No. 2257 Philadelphia 1982, Appeal from the PCHA Order of the Court of Common Pleas, Criminal Division, of Lancaster at No. 646 of 1981.
Robert A. Longo, Lancaster, for appellant.
Edward F. Browne, Jr., Assistant District Attorney, Lancaster, for Commonwealth, appellee.
Wickersham, Montemuro and Montgomery, JJ.
[ 328 Pa. Super. Page 231]
Gerald L. Smith, appellant herein, was convicted at a jury trial of theft by unlawful taking of property valued at more than $200.00 but less than $2,000.00. The jury verdict was rendered December 17, 1981 in a trial before the Honorable D. Richard Eckman with Robert D. Bacher, Esquire, Assistant Public Defender representing Gerald L. Smith. On March 17, 1982, Judge Eckman sentenced Smith to a term of imprisonment for not less than two and one-half (2 1/2) nor more than five (5) years. At sentencing Smith again was represented by Mr. Bacher. No appeal was taken.
Thereafter, Smith filed a petition under the Post Conviction Hearing Act*fn1 in which he alleged his indigency and requested that counsel be appointed for him. In response thereto Judge Eckman appointed Robert A. Longo, Esquire. The Commonwealth filed an answer to the petition and by order of July 2, 1982 Judge Eckman declared the petition to be "patently frivolous" and dismissed the petition without a hearing.
We reverse and remand. Jurisdiction is relinquished.
[ 328 Pa. Super. Page 232]
In his brief for appellant filed with this court, Robert A. Longo, Esquire asserts that he did not file an amended PCHA petition nor a supporting brief in the lower court for the reason that no trial transcript nor sentencing transcript was available to him in the court below. Mr. Longo notes, and we agree, that "It would have been extremely difficult for counsel to file an amended P.C.H.A. or to have the opportunity to explore all of the facts and legal basis for appellant's complaints, without the record to substantiate his arguments." Brief for Appellant, argument section.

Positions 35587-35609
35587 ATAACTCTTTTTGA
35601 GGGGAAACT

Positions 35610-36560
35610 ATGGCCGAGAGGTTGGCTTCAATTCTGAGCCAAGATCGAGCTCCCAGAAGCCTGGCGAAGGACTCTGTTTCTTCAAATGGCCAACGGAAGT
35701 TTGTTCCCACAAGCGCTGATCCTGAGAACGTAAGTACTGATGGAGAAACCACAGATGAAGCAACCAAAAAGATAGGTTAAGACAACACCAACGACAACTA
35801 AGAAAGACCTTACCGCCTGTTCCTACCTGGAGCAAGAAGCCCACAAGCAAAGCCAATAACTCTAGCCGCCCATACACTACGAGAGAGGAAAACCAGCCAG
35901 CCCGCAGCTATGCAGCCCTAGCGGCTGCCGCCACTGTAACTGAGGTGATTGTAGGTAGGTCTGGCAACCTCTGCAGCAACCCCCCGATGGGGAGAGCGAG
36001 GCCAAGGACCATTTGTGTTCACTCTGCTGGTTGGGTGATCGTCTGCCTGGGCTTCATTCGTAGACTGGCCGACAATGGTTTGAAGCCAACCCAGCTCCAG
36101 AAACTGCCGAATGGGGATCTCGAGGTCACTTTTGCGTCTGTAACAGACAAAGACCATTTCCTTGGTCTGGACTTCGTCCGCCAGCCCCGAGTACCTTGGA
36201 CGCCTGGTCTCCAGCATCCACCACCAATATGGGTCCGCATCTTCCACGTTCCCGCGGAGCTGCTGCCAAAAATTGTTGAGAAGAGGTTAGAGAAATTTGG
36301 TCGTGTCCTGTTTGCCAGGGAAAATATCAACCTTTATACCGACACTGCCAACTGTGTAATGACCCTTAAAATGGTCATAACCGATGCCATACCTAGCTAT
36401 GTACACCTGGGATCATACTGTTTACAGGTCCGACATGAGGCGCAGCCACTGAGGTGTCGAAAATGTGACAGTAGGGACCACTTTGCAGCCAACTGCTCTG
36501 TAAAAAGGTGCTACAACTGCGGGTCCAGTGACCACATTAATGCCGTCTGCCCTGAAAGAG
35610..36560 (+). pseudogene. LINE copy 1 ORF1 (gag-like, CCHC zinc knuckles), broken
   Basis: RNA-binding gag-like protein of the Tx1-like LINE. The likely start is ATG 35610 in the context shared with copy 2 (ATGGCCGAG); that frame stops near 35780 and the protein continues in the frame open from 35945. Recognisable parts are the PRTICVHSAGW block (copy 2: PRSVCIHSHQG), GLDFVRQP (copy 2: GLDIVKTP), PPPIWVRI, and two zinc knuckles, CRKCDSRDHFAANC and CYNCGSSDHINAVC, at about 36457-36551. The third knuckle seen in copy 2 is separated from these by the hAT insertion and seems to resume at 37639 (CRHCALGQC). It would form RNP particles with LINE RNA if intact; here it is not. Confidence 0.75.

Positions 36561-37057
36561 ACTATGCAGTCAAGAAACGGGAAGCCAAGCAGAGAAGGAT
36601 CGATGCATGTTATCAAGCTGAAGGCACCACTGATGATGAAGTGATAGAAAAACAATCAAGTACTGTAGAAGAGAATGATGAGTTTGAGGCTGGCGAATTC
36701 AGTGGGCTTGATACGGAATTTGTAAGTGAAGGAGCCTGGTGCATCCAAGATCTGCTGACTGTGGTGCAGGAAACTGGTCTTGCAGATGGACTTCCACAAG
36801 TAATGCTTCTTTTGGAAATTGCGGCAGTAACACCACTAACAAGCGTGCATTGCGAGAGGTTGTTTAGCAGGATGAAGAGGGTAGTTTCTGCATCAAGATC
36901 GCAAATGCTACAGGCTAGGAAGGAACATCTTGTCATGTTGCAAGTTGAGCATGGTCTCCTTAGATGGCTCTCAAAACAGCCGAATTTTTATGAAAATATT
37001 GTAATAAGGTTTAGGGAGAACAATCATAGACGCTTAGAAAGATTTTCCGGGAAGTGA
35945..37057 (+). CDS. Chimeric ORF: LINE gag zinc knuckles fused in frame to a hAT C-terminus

In Commonwealth v. Box, 305 Pa. Super. 81, 451 A.2d 252 (1982), we said:
The right to an evidentiary hearing on a PCHA petition is not absolute. Commonwealth v. Cimaszewski, 234 Pa. Super. 299, 339 A.2d 95 (1975). A hearing may be denied if petitioner's claim is patently frivolous and is without a trace of support either in the record or from other evidence. 19 P.S. § 1180-9. A PCHA petition may not be summarily dismissed, however, as "patently frivolous" when the facts alleged in the ...